Salt & Bread
A tradition in Saxony, specifically in the Ore Mountain region, on New Year's Eve is to place some salt and bread under a tablecloth and keep it overnight into New Year's Day. This is believed to prevent any times of hunger in the coming year.

Fondue & Raclette
A newer tradition on Germany is to enjoy a fondue or Raclette with family and guests on New Year's Eve.
 
Fondue
Fondue is a communal dish shared by all guests. Guests dip bit-sized food (bread, vegetables, meats, etc) into a hot sauce or liquid. In some cases, the food is cooked in the hot liquid. In other cases (such as with Cheese Fondue and Chocolate Fondue - see below), the hot sauce simply coats the food. There are basically five kinds of fondue:
   
Cheese Fondue A variety of cheeses are melted with spices and wine. Guests dip bread cubes into the melted cheese mixture.
   
Meat Fondue This is the most popular kind of fondue in Germany. Small cubes of raw meat are placed onto long fondue forks and dunked into hot oil until cooked. The cooked meat is dipped into various spicy sauces before eating.
   
Chinese Fondue Similar to the meat fondue, except instead of cooking the meat cubes in oil, they are cooked in broth. Spicy sauces are used for dipping the cooked meat.
   
Vegetable Fondue Guest place bite sized vegetables onto their elongated fondue fork. The vegetables are dipped into a batter, then placed in the fondue pot, where they are fried in hot oil.
   
Chocolate Fondue A dessert fondue. Guests dunk fruits into melted chocolate.
 
Raclette
Raclette is similar to a cheese fondue in that it involves melting cheese. Here, a special appliance, an electric Raclette grill, is used to melt individual portions of cheese. The melted cheese portions are then served to guests, who add their own seasoning, vegetables (such as boiled potatoes, cucumbers, onions, and tomatoes), and bread.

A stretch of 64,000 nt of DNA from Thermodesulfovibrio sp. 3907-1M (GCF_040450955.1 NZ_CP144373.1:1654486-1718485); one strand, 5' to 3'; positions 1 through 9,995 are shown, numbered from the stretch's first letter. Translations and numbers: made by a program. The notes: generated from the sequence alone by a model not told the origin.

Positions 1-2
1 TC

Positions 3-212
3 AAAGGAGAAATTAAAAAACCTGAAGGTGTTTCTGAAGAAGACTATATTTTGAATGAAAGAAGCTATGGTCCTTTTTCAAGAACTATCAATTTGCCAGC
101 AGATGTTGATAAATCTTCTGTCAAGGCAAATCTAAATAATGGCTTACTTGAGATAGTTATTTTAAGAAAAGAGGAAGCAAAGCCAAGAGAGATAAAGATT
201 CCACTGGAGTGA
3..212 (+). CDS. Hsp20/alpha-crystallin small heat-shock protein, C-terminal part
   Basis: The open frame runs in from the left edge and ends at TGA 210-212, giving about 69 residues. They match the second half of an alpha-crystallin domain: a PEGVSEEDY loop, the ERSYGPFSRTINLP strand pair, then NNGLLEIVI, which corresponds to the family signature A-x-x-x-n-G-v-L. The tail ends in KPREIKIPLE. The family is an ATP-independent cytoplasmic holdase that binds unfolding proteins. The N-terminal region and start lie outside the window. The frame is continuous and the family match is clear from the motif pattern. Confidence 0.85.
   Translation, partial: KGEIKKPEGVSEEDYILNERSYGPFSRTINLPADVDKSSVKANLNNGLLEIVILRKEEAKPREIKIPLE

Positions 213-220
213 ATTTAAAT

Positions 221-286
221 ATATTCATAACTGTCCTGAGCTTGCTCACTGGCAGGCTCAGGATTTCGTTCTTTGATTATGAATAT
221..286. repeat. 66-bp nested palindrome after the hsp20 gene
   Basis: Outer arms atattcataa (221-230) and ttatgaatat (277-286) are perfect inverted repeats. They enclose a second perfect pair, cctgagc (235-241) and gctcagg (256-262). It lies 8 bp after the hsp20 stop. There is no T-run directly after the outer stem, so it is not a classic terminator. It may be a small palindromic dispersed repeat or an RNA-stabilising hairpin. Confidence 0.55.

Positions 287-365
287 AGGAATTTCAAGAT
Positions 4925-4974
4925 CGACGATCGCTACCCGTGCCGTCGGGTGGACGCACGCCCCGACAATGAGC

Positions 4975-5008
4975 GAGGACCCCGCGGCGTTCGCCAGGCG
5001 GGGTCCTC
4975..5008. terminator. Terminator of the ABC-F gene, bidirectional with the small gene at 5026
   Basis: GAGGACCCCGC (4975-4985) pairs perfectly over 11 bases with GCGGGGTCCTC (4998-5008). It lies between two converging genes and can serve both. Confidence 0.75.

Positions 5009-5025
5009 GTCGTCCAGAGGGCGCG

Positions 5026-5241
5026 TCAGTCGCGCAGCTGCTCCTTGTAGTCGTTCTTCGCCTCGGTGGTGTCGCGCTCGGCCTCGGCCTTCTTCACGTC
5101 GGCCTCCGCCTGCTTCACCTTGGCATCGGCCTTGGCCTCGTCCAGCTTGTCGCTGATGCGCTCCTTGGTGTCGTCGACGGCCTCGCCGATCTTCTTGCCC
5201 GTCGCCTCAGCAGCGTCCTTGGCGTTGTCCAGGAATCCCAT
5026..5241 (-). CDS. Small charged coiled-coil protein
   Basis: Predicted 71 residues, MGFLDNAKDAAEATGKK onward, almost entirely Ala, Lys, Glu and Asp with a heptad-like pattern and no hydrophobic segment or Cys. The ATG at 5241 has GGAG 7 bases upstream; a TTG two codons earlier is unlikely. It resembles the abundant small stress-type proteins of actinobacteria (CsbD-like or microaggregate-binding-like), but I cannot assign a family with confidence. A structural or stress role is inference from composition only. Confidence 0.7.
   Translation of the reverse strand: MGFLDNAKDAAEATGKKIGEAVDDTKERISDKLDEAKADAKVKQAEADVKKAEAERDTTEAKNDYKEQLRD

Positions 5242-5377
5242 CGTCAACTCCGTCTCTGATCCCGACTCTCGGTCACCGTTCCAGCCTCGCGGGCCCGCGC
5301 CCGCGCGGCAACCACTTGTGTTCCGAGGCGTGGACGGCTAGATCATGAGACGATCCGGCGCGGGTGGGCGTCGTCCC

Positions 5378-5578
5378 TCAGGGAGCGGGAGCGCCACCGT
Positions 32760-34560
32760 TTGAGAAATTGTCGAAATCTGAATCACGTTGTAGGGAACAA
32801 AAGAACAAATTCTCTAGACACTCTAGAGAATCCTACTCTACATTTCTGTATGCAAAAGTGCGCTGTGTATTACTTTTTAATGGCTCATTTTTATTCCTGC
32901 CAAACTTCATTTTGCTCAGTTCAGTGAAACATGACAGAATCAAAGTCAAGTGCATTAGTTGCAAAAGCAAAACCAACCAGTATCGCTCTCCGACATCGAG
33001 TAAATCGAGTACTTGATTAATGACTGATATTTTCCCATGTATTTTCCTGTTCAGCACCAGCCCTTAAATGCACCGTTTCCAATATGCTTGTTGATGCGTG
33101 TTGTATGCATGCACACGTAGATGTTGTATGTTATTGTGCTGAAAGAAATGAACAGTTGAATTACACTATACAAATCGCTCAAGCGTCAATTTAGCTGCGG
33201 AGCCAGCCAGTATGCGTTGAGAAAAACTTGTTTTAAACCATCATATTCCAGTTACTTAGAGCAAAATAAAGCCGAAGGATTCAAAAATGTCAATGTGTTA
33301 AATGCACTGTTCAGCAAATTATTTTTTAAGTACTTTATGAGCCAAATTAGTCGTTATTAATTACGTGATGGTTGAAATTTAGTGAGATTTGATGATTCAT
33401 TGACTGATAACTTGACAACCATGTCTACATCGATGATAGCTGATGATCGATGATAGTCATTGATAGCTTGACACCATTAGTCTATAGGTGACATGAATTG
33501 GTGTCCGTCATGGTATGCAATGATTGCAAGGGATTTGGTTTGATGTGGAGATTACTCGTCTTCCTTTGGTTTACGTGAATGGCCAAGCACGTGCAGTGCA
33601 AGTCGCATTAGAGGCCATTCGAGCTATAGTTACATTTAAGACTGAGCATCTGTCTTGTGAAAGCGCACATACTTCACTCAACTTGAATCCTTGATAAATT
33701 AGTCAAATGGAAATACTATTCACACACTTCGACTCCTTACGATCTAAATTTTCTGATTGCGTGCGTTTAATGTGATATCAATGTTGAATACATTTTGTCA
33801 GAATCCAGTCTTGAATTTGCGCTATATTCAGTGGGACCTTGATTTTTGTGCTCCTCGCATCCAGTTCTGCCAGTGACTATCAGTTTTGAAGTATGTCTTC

Breads & Cakes
There are many baked goods that are popular for New Year's Eve. Particularly important is the New Year's Bread (Neujahrsbrot). This is gifted to friends and family as both a symbol and a wish that the receivers have plenty of bread without sickness and sorrow in the coming year.

Formed breads and cakes, such as New Year's pretzels, braids, and wreaths, are also popular during this time because of what they are believed to represent. Pretzels and wreaths are thought to represent togetherness, limitlessness, luck, and blessings.






New Year's Eve
Photo: © Franz Pfluegl - Fotolia.com




New Year's Eve Foods
 
In Germany, each family has its own food traditions for New Year's Eve celebrations. Here we list some popular food for New Year's.
 
Meals
Bratwurst
Kassler Rippchen
Sauerkraut
Schnitzel
Wurst
 
 
Baked Goods & Sweets
Chocolate
Krapfen (Berliner)
Hefezopf
Lebkuchen
Marzipan
New Year's Pretzel (Neujahrsbrezel)
 
 
Beverages
Beer
Glühwein
Wine
 
 






Fondue
Photo: © redhorst - Fotolia.com



Untitled Document
Home  |  Cooking  |  Wurst  |  Cheese  |  Bread  |  Sweets  |  Beer  |  Wine  |  Holidays  |  Oktoberfest  |  Recipes  |  About Us


Copyright © 2014 German Food Guide
Names, brands, and logos appearing on this website are trademarks of their respective companies. They are used here for identification purposes only.